You put out your second album on Polygram, everything seemed to have been going well so, why did you disband after the album was out?
Because we spent another year writing the third album, rehearsing night after night after night, we completely recorded the third album perfectly, it was ready to go. We took it to our managers back in New York City who were Def Leppard's managers and they said, "This is great stuff, but we need you to write a hit." And I listened to it and I thought, "I hear three or four hits", but they didn't. And there were a few other internal things going on in the band that were childish and petty, but they still sometimes seem monumental. And we had spent a long time on that and then it was just kind of like, "We're done with this crap." Very bad decision.
A few of you continued on and formed Nigthshade. Why didn't you just go on as Q5?
There were some internal problems with doing that, some other people... If I was to tell you this, we would be here for another week while I delved into the story. So, to keep it short, we just decided to make it easy on everybody and go out as a new name.
So, are the songs on the first Nightshade album all new or are some of them leftovers from Q5 times?
The first Nightshade album has several songs that we had written for the third Q5 album. The title track was for the third album, another song on there called "Last Train Home", the song called "Somebody's Watching You", those were all written for the Q5 album. We took them in Nightshade and twisted them just a little bit. On the Q5 album they would have sounded slightly different.
You re-united in 2014, but you played a one-off show in 2009 at Bang Your Head festival in Germany. Why didn't you stick together after that show?
We called ourselves Q5 at the time, but it was just the three of us. It was actually a four-piece, but it wasn't really Q5, we just did a whole bunch of Q5 songs, ha-ha! It wasn't what I would call Q5...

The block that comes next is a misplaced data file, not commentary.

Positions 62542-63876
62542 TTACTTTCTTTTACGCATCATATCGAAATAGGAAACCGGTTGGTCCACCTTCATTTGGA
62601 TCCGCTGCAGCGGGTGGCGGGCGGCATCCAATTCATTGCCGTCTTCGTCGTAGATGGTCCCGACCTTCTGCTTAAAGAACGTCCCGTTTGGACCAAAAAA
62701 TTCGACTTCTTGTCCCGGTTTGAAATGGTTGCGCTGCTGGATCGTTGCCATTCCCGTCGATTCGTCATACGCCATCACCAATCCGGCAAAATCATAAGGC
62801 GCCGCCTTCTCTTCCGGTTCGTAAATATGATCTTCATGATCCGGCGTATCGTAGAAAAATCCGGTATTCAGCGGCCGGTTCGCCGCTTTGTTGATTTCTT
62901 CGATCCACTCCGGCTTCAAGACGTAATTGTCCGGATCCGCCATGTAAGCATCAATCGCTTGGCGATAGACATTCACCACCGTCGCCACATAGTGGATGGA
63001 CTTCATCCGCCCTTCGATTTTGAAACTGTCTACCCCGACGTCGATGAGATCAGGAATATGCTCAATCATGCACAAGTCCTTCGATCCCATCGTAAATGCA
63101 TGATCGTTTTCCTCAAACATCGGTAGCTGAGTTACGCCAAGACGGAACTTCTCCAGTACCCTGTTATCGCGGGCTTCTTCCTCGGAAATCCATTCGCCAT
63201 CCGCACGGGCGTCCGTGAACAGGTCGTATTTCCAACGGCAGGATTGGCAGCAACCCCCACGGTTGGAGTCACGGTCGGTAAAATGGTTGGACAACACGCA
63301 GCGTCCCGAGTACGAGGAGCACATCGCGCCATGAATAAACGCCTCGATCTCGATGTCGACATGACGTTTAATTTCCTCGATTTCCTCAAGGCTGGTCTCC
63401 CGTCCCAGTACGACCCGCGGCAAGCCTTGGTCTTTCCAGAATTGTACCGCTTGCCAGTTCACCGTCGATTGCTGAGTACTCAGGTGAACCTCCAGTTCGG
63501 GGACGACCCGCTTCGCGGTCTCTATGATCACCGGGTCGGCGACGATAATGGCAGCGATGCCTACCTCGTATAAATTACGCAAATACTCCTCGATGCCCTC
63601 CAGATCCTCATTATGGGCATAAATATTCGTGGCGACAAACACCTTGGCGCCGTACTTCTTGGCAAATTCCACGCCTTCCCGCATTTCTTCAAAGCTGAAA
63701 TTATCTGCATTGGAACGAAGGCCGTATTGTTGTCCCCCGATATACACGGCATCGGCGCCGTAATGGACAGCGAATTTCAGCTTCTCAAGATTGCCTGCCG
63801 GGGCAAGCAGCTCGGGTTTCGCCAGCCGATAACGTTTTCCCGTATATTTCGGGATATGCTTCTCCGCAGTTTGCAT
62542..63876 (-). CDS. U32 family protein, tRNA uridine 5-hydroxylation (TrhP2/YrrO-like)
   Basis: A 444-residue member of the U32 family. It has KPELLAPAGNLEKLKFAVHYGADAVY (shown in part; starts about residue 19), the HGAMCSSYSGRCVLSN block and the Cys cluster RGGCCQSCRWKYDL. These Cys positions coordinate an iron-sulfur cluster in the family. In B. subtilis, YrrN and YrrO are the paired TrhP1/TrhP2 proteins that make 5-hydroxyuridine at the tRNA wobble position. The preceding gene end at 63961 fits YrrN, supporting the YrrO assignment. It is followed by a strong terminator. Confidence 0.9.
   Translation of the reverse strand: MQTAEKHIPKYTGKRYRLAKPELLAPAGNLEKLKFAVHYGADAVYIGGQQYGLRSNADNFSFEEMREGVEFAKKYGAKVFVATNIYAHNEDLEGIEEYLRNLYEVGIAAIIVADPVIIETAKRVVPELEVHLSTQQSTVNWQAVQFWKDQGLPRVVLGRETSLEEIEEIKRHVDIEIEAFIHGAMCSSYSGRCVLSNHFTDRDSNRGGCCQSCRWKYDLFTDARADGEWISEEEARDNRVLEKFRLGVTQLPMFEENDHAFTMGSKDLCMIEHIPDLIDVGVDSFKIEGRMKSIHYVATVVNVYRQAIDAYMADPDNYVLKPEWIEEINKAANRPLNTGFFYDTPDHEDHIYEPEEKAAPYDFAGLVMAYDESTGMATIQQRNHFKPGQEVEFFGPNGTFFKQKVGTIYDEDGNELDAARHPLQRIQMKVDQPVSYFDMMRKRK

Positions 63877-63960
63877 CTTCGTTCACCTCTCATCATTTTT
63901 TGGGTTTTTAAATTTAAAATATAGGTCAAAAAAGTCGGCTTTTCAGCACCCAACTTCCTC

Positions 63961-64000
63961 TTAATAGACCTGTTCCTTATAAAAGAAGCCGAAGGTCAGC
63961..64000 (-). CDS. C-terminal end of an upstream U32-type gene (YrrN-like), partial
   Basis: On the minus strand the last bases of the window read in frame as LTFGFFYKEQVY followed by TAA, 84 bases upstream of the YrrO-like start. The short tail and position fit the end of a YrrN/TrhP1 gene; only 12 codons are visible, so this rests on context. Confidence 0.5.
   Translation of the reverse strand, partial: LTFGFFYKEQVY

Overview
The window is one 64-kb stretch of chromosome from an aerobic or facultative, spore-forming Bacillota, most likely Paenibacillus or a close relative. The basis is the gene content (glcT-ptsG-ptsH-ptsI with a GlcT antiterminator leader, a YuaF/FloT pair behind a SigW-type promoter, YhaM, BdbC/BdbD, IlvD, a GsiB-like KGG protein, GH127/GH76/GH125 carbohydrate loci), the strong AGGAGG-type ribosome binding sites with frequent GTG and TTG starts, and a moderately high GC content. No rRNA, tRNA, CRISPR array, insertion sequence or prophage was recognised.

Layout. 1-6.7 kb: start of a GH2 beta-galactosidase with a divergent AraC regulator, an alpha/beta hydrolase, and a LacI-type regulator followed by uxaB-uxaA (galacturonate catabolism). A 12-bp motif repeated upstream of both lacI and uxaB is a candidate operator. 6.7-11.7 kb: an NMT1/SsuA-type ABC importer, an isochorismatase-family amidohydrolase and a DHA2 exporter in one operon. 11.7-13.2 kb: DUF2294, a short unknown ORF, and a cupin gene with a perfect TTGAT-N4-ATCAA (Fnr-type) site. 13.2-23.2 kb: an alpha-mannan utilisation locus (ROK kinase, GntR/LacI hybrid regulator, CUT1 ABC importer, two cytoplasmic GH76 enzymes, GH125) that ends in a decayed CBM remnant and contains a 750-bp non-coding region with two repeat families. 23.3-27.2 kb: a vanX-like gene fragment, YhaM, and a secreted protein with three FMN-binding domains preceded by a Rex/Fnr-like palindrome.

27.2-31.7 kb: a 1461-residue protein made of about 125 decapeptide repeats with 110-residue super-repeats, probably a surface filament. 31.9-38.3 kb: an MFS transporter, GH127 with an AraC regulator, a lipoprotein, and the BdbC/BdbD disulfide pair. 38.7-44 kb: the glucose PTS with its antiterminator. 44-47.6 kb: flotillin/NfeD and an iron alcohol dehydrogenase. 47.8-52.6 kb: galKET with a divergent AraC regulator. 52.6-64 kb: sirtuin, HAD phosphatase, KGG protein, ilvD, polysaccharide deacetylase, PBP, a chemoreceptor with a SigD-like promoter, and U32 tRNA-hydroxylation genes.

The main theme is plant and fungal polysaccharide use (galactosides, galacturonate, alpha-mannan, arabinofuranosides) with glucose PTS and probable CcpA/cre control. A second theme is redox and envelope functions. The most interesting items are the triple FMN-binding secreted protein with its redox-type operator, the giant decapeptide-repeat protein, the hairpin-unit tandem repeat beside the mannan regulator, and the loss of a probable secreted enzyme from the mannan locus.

So, when you finally decided to come back, did you speak to any of the original members, especially Floyd who basically started the band with you?
Yeah, and I talked to Floyd just last week. I talk to him regularly. He is not interested in playing live at all. He has built his guitar business and that's where he wants to be. Our drummer Gary Thompson is also not interested in playing live anymore. So yeah, we spoke to everybody several times, and I still do. I invited Floyd to come out on tour and drop in on one venue and play a song or two and he said, "Naah, I'd have to practice."
Have you heard any of the cover versions of your songs? I know of just two, Wolf from Sweden recorded "Missing in Action" and Burning Point did a cover of "Let Go". Have you heard them?
Yes, I sang on the Burning Point cover. And there's also another band, I forgot the name, they did a cover of "Steel the Light". And of course Great White did a cover of "Ain't No Way to Treat a Lady." Yeah, I've heard them all...
I know you're working on a new album. How is it going so far?
Very good. Yeah, I think everybody's gonna be surprised...
So, who in the band is writing music these days? Are the new members involved in the song-writing process at all?
Yeah, James Nelson is a very clever guitar player and a very good songwriter. Dennis Turner is also great; his song-writing goes at a slightly different angle to things. We're all involved and everybody has an opinion.
The last question... When can we expect the album to drop?
I hope before the end of this year, but more than likely it'll be Springtime, that's the way these things go. So, very soon...